* [Adv + Past Participle] The pattern, where the adverb modifies the verb, includes a number of lexicalised
formations having well, long, ill as the first constituent (well-known, long-established, ill-judged), but is quite productive (socially-oriented, psychologically disturbed).
Especially for those expressions at the left boundary of the continuum, namely present participles of lexically stative predicates (especially predicates with lexicalised
predication of qualities), and resultative perfect participles, which are most adjective-like, a decrease in analysability, whereby the participle acquires 'unit status' (cf.
(9.) The problem of identifying whether men is understood as an object or whether the form men-nan is globally lexicalised
recurs here, but thanks to the speaker's interpretation, it becomes somewhat idle.
Example (10): Lexical ised extensions -sarakana be entangled *akan CNSD -ahlama open (mouth) *am CNSD -ahloga separate *og CNSD -bitsa call *y CNSD -bapola stretch out (as a skin) *ol CNSD -hlaramolla flutter/spread the wings *am + *oll CNSD -thathamologile became undone *olog PSC -iphatlalaletsa adjourn themselves *alal PSC -phatlaladitswe was adjourned *alal PSC For all the extensions, apart from the long causative (namely -is-), applied, reciprocal, passive, denominative, neutro-passive and iterative extensions, significant numbers of lexicalised
examples can be cited.
"Should nilati Remain Lexicalised
in Yoruba" The Journalof West African Languages, Vol.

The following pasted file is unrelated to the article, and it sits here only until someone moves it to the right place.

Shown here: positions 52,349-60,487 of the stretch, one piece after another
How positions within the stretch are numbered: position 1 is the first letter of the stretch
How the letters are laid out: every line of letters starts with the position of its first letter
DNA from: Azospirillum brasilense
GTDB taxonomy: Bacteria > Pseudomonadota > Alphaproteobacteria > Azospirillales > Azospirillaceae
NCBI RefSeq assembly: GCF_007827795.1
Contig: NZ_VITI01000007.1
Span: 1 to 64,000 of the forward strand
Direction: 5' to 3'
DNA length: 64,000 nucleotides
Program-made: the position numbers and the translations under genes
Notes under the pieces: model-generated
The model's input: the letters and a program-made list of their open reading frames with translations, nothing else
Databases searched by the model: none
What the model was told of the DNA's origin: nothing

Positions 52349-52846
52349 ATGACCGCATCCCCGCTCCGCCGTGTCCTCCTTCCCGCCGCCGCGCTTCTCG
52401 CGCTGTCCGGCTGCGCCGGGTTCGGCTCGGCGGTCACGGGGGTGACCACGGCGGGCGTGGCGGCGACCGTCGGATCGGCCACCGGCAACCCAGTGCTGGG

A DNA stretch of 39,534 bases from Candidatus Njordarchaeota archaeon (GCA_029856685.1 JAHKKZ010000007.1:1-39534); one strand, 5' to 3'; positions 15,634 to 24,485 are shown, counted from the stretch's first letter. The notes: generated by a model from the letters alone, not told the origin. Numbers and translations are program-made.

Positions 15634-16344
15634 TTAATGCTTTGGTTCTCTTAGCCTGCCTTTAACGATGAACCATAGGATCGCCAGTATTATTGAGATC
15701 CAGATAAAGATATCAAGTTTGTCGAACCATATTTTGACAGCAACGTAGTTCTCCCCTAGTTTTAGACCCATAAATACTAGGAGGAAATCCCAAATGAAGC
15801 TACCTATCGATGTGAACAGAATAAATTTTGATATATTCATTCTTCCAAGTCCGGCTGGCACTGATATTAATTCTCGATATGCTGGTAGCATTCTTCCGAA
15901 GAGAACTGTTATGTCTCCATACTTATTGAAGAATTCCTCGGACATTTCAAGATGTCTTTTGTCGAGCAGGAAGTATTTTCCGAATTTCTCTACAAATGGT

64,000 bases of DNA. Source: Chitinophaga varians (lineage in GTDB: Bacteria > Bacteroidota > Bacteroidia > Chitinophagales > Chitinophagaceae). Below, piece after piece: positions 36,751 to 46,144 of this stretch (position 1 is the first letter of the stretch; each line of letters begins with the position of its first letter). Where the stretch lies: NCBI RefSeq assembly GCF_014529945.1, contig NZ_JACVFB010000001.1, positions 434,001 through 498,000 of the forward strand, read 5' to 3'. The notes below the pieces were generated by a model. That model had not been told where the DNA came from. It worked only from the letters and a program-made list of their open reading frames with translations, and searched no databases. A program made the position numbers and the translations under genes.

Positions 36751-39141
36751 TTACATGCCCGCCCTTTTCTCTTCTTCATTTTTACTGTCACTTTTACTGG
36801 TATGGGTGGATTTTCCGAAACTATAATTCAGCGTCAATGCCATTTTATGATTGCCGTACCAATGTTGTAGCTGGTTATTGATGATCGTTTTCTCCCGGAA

The Czech language corresponds to the last, the fully developed seventh stage of Berlin and Kay's scheme, which means that all eleven basic colour categories have been lexicalised
Within the satellite-framed group, Kopecka (2006) examines the sort of fine-grained semantic notions lexicalised
in English and Polish walking verbs.
Note that we used the verb 'dance' instead of 'shoe-tap' in English as we wanted to use a lexicalised
manner of motion.
In doing so, domains and sub-domains emerge in a more objective way, in order to represent those 'areas of meaning which are highly lexicalised
in the societies in question and presumably of some importance to those societies' (Kay 1994: 42).
It might be argued that in the uses in (2) the nouns are perhaps even lexicalised
as plural and collective expressions of a collection seen as a unity.
Bauer's (1983) basic definition of MWEs as lexicalised
or institutionalised phrases can also be mentioned, where lexicalised
phrases include any syntactic, semantic or lexical (i.e.